One such local “economy” – and I use the term with caution – is Slab City, a here-and-now embodiment of Crumb’s post-apocalyptic vision of the future. Slab City revels in its self-proclaimed reputation as “the last free place on earth,” and occupies a dusty grid of a half-dozen desert blocks on federal land, populated by a hundred or so folks who like the idea of making and living by their own rules. Visually, it looks much like what you’d expect: a couple of small secluded, well-fenced (geez – razor wire?!?) high tech compounds tucked away from the hoi polloi of half-burnt out school buses-turned residence, sagging campers, torn and battered tarps stretched over pipe frames, rusted shipping containers and cobbled-together wood frame shanties. Trash of all kinds blowing in the wind, with stripped and overturned cars marking street corners.

The streets were deserted, but I could feel eyes watching me through dusty, cracked windows as I wandered. The half-dozen folks I did cross paths with seemed understandably cautious – most people who look like me seem to cruise by in SUVs with the windows rolled up, or on tours in well-appointed off-road vehicles. On foot, I don’t think they knew what to make of me.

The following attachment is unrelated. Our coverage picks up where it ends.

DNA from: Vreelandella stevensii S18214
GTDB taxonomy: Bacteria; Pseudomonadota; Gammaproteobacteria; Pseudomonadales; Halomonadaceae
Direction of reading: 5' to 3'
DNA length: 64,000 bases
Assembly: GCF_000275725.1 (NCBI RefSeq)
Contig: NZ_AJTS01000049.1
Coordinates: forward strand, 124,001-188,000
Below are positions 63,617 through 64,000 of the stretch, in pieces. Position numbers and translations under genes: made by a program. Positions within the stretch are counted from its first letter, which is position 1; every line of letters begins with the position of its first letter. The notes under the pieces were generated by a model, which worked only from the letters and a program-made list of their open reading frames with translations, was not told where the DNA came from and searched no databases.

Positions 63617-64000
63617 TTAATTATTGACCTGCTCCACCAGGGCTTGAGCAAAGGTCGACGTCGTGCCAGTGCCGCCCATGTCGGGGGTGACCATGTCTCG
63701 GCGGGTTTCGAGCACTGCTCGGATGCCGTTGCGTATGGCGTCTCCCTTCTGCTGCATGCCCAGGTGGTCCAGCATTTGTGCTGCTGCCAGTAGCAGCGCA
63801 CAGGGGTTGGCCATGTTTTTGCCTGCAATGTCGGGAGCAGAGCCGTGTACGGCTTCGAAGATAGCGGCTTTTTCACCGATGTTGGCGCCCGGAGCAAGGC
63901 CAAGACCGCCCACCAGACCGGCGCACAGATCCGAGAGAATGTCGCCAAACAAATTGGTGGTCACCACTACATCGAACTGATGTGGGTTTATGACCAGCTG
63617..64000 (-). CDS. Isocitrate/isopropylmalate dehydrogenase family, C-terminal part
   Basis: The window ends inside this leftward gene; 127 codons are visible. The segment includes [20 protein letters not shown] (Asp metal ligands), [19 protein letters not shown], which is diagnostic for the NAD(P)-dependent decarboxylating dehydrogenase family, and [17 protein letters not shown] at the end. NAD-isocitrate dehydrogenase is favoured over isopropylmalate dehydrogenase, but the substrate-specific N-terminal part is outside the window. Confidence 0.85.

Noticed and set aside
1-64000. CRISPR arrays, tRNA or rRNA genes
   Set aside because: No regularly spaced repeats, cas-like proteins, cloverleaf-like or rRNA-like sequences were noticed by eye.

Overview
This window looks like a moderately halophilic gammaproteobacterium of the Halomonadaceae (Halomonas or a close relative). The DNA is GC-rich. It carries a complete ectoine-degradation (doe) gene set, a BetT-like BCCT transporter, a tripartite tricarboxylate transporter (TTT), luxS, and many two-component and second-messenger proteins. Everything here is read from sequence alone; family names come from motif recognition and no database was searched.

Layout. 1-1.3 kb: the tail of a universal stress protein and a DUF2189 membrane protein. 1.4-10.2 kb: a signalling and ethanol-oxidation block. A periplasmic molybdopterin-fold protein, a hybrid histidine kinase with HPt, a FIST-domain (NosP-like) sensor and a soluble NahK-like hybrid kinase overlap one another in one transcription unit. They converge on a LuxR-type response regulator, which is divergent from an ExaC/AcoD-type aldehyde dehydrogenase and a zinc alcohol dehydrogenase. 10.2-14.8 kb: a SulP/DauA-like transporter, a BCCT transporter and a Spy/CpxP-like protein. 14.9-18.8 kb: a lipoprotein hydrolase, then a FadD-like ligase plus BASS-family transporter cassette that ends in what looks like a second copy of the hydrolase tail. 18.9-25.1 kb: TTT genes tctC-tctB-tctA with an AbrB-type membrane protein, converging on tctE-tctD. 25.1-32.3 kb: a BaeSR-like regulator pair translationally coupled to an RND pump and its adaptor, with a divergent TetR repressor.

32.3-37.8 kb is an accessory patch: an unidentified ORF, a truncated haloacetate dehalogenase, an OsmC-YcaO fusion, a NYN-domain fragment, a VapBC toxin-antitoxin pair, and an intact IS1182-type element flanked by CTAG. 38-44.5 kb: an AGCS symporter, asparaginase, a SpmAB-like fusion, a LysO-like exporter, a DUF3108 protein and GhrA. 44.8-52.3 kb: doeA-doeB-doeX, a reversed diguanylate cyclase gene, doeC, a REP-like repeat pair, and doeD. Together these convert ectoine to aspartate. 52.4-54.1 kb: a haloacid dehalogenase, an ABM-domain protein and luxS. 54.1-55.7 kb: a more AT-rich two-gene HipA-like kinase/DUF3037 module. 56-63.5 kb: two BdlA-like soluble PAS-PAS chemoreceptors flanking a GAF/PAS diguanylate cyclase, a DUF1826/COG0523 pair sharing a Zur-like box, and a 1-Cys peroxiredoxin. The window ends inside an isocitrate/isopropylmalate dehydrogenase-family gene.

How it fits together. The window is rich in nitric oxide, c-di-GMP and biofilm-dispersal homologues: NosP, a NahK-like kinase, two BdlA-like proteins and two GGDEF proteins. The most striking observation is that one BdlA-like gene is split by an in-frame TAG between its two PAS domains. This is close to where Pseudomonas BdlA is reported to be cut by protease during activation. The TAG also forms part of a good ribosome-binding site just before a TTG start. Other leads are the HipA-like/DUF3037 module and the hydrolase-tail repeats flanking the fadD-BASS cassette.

I had Mandarin oranges in my knapsack (thank you, Devon!) that I offered as greetings to everyone I encountered. Some folks simply said “Thanks” and seemed uninclined to any further conversation. Those who did want to talk, wanted to talk. They really wanted to talk. Whether trying to right some overturned pile of crates or dragging a basket of possessions down the street, It felt like they each had a sort of mission statement bottled up that just came all out once uncorked – what they were doing here, what they were planning to build, in spite of it all. They seemed to be filled with a deliberately, quiet but hopeful desperation, trying to convince me, a total stranger, that they were on their way, cheerfully just making do with where they’ve found themselves.